|Road Treatments and Road Bikes||chbarr|
Dec 19, 2003 7:24 AM
I was wondering if anyone had any thoughts about road riding when the road has been treated for ice/snow. Obviously I wouldn't be riding through any large patch of salt (or whatever they happen to be using). It's a dilemma: I don't want to deny myself road time, but i don't want to mass up my nice new tires.
Dec 19, 2003 8:32 AM
|This is the time of year for cheap winter tires. Especially so if your area deals with regular snow and ice.
What are your "Nice new tires"? You could take your pick of wider touring tires that will get the job done while being more durable and comfortable.
|re: Road Treatments and Road Bikes||sievers11|
Dec 19, 2003 8:59 AM
|you might want to look at some studed tires if you are going to be anywhere near ice or packed snow. they have snow tires that have little metal studs.|
|Sand is your biggest enemy||pitt83|
Dec 19, 2003 9:08 AM
|Or whatever friction treatment additive they use in your area (cinders were used when I was young). Skidding in a patch of those could literally kill you. As they say, rubber side down.
Agree with the other posters: Buy some cheap beater 28's and ride all winter.
This is a bigger worry than aestetics of your nice new tires.
|Sand is your biggest enemy||chbarr|
Dec 19, 2003 10:19 AM
|Less concerned with aesthetics than I am tearing up the tires (visions of rock salt slicing them up). I will look into the alternate tire option, though, given scheduling conflicts, I might not be able to do it before my next ride window (Sunday afternoon).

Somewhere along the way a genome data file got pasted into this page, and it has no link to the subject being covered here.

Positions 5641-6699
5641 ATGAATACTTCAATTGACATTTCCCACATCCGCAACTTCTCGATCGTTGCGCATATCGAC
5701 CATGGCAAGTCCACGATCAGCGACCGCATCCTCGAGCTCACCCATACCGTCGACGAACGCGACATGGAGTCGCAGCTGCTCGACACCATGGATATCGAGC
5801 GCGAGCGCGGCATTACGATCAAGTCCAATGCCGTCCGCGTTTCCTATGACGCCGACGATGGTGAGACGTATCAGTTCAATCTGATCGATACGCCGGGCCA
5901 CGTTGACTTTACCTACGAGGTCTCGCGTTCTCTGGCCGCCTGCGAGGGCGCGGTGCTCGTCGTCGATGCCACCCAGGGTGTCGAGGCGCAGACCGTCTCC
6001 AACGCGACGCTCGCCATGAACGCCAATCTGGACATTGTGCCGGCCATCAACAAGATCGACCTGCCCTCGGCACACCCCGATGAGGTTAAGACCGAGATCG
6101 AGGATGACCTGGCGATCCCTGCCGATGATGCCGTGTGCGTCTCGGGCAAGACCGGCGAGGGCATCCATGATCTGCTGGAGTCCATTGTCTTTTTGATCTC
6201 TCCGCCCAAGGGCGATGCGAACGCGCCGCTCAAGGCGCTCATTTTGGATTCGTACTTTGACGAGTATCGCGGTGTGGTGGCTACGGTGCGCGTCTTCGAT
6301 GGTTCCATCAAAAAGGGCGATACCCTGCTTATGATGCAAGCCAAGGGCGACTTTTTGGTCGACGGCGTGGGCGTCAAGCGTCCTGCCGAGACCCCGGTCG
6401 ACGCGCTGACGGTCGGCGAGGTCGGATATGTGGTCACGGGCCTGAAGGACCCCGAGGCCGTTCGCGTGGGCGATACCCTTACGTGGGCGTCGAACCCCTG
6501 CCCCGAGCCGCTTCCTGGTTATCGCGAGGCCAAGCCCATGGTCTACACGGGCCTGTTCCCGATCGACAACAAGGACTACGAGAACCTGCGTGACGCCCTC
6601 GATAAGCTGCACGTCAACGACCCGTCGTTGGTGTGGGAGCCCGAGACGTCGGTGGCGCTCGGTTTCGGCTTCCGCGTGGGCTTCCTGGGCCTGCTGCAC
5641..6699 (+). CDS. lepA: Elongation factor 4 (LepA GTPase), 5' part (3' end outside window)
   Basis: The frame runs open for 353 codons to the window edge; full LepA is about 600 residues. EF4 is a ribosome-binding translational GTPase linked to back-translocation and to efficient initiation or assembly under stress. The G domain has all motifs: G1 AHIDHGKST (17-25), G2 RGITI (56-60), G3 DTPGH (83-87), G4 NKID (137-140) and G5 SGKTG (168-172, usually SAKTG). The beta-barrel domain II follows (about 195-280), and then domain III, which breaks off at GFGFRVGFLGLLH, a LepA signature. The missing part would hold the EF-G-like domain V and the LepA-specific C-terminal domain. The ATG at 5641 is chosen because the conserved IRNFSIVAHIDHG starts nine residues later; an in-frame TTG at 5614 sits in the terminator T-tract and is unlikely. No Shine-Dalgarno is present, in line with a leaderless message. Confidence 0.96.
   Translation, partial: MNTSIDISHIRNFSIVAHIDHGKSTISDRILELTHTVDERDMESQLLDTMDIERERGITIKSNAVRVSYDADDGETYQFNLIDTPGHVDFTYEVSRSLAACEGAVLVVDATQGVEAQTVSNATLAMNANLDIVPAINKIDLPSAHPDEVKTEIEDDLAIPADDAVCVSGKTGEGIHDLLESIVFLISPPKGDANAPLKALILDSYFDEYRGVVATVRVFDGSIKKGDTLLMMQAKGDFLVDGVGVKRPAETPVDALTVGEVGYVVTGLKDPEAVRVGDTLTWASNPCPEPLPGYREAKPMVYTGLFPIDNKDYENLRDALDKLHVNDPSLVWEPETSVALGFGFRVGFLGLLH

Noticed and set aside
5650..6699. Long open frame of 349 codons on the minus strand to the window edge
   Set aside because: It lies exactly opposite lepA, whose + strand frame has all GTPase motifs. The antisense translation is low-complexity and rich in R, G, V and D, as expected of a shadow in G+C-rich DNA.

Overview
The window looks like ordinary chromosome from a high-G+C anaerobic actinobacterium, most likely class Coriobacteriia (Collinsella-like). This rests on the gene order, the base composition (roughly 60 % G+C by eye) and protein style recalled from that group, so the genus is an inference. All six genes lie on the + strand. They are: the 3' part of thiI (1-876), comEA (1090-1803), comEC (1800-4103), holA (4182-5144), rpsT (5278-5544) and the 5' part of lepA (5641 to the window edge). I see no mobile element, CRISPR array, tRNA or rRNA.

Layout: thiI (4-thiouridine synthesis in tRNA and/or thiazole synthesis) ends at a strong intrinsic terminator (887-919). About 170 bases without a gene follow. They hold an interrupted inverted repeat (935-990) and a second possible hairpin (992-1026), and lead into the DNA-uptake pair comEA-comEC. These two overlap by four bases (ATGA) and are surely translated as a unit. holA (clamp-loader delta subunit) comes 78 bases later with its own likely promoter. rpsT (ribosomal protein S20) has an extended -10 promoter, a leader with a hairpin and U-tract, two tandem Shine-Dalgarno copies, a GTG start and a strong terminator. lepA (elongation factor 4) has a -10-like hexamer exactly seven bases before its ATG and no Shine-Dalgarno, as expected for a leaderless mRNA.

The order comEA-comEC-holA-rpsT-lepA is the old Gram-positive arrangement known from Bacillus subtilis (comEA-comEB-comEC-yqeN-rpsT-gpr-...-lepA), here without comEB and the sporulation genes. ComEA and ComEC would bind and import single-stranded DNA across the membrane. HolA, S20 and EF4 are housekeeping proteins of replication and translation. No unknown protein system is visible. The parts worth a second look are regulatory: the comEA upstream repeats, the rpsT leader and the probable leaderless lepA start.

|Salt is not going to cut your tires||Kerry Irons|
Dec 19, 2003 5:49 PM
|Salt is quite soft compared to the other debris you will encounter on the road. It's the corrosion you need to worry about, not rock salt cutting your tires.|
|re: Road Treatments and Road Bikes||Giant_Tom|
Dec 19, 2003 10:30 AM
|Well, if you live here in MN or anywhere else that they use the newer product called Magnesium Chloride I would be very careful. This stuff is extremely corrosive to bare aluminum and it doesn't really matter how long ago it was put down. The stuff holds moisture worse than salt and never really dries. I drive a semi for work overnight and by the end of the night the truck looks like it has been through a dirty rainstorm, it's filthy and wet all over, even if it's a clear night. Any polished aluminum is not any longer after about 2-3 snow events that they use this stuff. It's nasty. :-( Tom S.